Thanks for this post.

  2. Markus,

    Excellent post and thanks for the mention. It does feel like there should be a better way of fostering and nurturing people in to the testing community and I know first hand of testers who are being driven away from the industry for a variety of reasons. This is not good. We do need to help others understand testing and help to ensure our craft grows…in the right direction.

    I too am looking forward to Matt’s new book and there are some other cool projects on the go as well which sound interesting.

    Nice post.


  3. Markus,
    Great post. This is also a yearlong frustration of mine. A lot of people – young graduates – who start in testing never see testing as a valid career. They are hired, given a short training in testing basics and thrown in the trenches, where the first impressions they get from testing aren’t very flattering: they are often degraded to executing scripts that others laid out for them. Some of them find that a comfortable way of working and stick to that, but for most it is counter-intuitive and demotivating. These are the people that soon go elsewhere to prove their luck – they become developers, product managers or horse whisperers.

    The problem is that most (junior) testers aren’t given the chance to discover all that makes testing so challenging and unique. Their environment does not encourage them to go out and explore, let alone learn and grow. Of course they end up discouraged, and the only way of personal growth they see is in getting a certificate of some kind. So I do understand the testers that proudly state they’re certified. We shouldn’t dismiss or ignore them, but try to persuade them that there’s more to testing than meets the certified eye.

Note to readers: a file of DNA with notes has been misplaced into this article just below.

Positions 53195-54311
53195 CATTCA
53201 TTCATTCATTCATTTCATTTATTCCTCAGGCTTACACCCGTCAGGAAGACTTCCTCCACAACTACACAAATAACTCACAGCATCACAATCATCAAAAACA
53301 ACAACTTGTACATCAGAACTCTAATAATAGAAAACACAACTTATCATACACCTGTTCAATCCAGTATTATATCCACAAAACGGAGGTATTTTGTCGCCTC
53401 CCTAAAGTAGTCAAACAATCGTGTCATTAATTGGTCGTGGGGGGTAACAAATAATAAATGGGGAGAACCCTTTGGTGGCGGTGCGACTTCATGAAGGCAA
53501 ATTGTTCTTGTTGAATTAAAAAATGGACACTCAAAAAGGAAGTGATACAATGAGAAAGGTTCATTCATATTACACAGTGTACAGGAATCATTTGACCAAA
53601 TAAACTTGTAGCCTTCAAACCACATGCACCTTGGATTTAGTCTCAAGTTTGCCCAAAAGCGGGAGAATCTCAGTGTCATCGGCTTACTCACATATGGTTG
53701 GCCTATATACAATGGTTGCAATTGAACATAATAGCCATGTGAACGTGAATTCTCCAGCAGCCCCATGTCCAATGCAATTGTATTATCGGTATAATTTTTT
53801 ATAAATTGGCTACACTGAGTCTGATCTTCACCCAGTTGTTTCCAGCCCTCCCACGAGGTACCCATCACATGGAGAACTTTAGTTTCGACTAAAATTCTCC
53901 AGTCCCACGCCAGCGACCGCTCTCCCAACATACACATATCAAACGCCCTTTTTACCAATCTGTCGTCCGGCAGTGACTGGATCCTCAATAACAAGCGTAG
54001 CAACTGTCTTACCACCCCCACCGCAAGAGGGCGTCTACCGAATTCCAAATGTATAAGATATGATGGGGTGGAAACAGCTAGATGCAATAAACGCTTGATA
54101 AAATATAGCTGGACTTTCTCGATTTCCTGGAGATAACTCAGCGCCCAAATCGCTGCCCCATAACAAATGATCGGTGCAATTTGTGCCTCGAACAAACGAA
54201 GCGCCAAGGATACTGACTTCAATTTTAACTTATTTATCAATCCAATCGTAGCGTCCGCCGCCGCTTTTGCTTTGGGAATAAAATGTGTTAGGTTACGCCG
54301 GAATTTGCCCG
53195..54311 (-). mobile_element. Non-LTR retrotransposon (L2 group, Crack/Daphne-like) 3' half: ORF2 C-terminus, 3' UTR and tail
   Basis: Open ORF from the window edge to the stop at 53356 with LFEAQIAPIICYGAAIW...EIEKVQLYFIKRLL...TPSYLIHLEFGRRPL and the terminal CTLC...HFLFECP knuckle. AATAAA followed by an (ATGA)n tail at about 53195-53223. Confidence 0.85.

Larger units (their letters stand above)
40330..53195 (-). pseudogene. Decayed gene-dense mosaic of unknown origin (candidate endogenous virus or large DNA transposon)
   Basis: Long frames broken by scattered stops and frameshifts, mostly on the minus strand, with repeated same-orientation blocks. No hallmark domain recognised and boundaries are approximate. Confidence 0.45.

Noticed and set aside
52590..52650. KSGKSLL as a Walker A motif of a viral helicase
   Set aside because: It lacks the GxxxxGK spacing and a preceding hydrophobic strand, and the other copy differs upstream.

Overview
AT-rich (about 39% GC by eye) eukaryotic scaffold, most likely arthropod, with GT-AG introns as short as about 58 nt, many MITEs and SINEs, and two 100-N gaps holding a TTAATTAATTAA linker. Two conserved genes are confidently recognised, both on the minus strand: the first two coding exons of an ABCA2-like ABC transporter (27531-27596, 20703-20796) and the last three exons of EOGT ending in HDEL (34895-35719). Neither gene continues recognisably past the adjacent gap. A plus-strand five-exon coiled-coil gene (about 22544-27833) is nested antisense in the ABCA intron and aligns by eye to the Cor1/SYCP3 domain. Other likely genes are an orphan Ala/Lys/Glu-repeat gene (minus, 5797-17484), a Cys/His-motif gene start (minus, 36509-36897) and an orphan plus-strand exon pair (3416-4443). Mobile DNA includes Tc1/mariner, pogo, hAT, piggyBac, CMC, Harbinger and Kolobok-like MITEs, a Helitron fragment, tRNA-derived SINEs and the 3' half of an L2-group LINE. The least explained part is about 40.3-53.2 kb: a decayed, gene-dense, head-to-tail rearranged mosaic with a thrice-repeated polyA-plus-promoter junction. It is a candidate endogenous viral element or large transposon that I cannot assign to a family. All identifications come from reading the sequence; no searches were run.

This is the moment for the people who are passionate about their jobs to speak up, evangelise and change the testing world. Mmmm… a pretty daunting task. A dirty job as well, but someone has to do it. Let’s unite :-)

    1. There are multiple dimensions I think about here. On one hand I’m really sorry for the graduates who try to make meaning of the testing profession. I really want to make a difference and help them out understand the underlying problems better. Showing new testers what we do, how we tackle difficulties with developers and what our activites are all around is crucial from my point of view.

      On the other hand the ongoing discussions about certifications, testing vs. checking, automation vs. manual testing, exploring vs. scripting comes to mind. As you all stated, we shut the door for new testers with fresh ideas from the univeristies and colleges. So, we’re doomed to become extinct in some generations. I really don’t hope we’re becoming extinct, so in order to prevent just this, we need to make a difference, lead by example, show by actually testing and bringing the profession a large step forward.

      Everything the disagreement about the “best practice” in testing methodology has thuis far lead to, is a paralysis of testers and a clear movement away from the testing profession. So, let’s start to make a difference. Let’s kick the revolution off, while we can do something. If we continue to go on like this, we’ll painted ourselves into the corner in a few more years.